After about three hours' walking, I was getting tired and in need of a break, so I stopped for lunch sitting on a stile, which was about the only place other than the wet ground on which to sit. Further on, I eventually got to the point where I had to turn off to drop steeply down towards the A487 road on the way to Cader Idris. So far today I had passed over various mountain peaks and never had a view of more than about 50 yards, but I was still hopeful that the mist would clear before this final, and highest, peak of the day. The path I was on seemed to be taking me somewhat off route, so I headed across rough ground for a way until I met up with a minor road. As I squelched down the road, I could see splashes of water coming out of the tops of my boots at every step - it was a sort of pumping action that was emptying my boots of water, and it continued until my feet were not quite so saturated. This road led me a little way off route again, as I was near a fold on the map and didn't want to get the map wet by opening it out, so I hadn't seen properly where I should have been going. I was dropping down to meet up with the more major road further down the hill, rather than at the top of the pass. Once I realised this, it didn't take long, using my trusty GPS, to head over to where I should have been, though it did mean I had to regain some of the height I had lost.

This route up Cader Idris consists of a few very steep climbs interspersed with long stretches of fairly level, easy walking. The steep parts were very wearing, as I was getting tired and had not had much rest, so progress was very slow, though I could make up for it a bit on the more level stretches. Needless to say, the mist never cleared and the better weather never arrived. The only concession to better weather was that the drizzly rain was not very cold, even high up the mountain. By now my clothing was completely saturated, but I still didn't feel the need for anything more than my polo shirt and shorts, even at the summit of Cader Idris, nearly 3,000 ft above sea level (checkpoint 23 at 4.50 pm). From the summit shelter, I had reasonable reception on my mobile phone, so I called home and found that there had been beautiful weather all day along the North Wales coast.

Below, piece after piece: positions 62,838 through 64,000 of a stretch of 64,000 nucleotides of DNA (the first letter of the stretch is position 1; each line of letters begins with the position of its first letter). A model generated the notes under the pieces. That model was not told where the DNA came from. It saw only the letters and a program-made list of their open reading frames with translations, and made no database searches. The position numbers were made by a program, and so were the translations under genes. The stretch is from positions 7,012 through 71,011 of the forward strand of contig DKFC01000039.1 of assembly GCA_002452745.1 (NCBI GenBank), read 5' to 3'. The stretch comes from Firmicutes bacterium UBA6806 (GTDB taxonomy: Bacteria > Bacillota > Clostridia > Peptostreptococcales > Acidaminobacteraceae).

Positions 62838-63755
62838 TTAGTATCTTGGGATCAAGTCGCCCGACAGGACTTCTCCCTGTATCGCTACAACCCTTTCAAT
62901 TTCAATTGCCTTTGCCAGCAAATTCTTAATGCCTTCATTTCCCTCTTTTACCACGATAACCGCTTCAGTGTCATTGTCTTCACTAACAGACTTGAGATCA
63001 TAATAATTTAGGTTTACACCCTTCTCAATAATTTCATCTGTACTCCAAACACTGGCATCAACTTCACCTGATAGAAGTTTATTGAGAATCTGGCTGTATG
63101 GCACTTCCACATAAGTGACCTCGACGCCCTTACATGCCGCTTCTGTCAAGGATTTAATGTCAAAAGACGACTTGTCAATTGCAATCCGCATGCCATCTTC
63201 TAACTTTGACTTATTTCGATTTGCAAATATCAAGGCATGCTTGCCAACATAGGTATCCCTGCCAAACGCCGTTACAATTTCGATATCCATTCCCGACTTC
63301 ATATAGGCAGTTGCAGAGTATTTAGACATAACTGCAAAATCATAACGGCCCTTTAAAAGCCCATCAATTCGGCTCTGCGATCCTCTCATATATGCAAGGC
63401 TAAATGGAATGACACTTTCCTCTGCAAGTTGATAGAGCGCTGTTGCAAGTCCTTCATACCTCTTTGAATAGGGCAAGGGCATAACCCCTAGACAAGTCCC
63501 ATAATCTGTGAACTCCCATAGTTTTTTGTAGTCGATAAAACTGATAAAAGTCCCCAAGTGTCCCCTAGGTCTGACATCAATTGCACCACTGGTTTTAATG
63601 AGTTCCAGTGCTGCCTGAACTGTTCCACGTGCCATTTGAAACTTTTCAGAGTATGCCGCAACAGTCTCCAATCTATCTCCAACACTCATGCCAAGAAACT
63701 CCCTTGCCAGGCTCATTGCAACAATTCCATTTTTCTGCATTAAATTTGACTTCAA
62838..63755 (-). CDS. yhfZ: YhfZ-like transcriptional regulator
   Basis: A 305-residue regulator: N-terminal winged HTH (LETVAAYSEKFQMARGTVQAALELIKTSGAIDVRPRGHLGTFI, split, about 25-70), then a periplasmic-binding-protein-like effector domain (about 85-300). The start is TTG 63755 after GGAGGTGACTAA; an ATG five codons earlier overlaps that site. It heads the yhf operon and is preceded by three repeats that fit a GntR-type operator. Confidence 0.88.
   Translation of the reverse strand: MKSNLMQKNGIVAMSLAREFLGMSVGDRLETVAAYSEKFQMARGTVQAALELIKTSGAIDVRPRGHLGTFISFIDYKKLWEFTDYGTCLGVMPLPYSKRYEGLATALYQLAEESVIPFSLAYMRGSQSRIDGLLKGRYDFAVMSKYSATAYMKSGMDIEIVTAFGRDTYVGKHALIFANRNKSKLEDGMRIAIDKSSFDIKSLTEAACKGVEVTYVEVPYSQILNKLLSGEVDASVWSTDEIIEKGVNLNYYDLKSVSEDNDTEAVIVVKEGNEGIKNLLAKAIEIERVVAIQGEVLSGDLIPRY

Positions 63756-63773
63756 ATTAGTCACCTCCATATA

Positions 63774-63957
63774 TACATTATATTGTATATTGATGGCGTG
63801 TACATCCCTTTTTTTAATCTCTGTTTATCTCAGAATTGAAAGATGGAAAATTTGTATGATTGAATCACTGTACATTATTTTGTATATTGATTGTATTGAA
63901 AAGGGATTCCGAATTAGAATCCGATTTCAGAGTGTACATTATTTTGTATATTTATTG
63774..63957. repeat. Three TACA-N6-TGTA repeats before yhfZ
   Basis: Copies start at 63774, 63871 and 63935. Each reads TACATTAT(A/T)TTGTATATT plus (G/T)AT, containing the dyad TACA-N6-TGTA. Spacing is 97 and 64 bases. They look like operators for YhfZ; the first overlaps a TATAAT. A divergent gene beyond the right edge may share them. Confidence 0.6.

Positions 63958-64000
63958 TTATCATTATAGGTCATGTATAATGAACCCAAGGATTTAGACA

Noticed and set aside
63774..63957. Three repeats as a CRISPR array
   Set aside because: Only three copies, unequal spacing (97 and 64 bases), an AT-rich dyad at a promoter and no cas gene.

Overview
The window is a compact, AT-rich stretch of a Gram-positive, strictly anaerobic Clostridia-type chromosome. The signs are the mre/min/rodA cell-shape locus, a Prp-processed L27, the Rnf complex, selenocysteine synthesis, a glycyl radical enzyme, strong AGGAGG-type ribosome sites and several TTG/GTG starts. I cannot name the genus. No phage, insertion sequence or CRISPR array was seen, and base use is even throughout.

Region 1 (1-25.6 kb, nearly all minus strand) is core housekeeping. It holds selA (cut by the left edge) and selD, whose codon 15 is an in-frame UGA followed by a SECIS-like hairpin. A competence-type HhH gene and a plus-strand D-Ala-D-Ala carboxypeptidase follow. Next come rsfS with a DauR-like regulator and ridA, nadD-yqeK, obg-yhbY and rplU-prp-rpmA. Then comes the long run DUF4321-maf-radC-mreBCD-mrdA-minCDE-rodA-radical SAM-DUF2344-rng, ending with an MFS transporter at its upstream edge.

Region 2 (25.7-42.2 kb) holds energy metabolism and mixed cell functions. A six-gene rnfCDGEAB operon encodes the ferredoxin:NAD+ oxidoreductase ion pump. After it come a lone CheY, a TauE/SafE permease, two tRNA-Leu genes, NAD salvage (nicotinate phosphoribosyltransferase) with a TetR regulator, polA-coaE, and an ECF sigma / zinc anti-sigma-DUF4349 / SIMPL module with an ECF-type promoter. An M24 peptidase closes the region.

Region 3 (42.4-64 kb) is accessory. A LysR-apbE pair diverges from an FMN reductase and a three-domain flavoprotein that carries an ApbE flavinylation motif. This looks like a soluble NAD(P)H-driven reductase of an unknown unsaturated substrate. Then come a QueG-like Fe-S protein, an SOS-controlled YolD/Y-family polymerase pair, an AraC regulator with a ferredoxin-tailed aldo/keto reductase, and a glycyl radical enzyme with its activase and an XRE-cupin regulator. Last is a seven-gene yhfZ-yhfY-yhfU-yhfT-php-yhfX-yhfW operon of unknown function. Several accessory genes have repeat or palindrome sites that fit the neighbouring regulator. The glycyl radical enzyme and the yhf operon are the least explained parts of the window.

The descent was fairly easy, except for having to take care to avoid slipping on wet stones. The mist remained for quite a way down the mountain side, and even below that it was very overcast with drizzly rain. Probably the best part of the day's walk was the path down to King's Youth Hostel, following the river, where there was at least something to see. I arrived at 6.30 pm and was at last able to have a shower and change into dry clothing, having been saturated for most of the day. The hostel did, at least, have quite a good drying room, so I was able to rinse out my wet things and put them to dry with more chance of success than recently.

My next problem was what to eat. Fortunately King's has quite a good shop (and was hoping to start providing meals from 2006), so I was able to get a frozen ready meal of sausages, beans and chips to put in the microwave oven, as well as a couple of cans of Worthington Creamflow. It was not the most appetising nor filling meal I have had, but it sufficed.

This had been quite a taxing day, though not as unpleasant as yesterday, mainly because the route had not been difficult to find, and the paths were quite good for most of the way. Also, my ankle, which I had thought would give me more trouble, was improving and proved to be not too much of a problem. However, it is always harder going in the wet - boots and clothing get heavier, the waterlogged paths are more difficult, rests are short and uncomfortable, route finding is more of a problem because of limited visibility, and more care is needed to avoid slipping on wet ground, particularly downhill. Psychologically, pleasant walking conditions with fine views lift the spirits, and the miles seem to melt away, but when the view is limited to 50 yards and everything is uncomfortable and wet, the miles drag out and seem like twice the distance.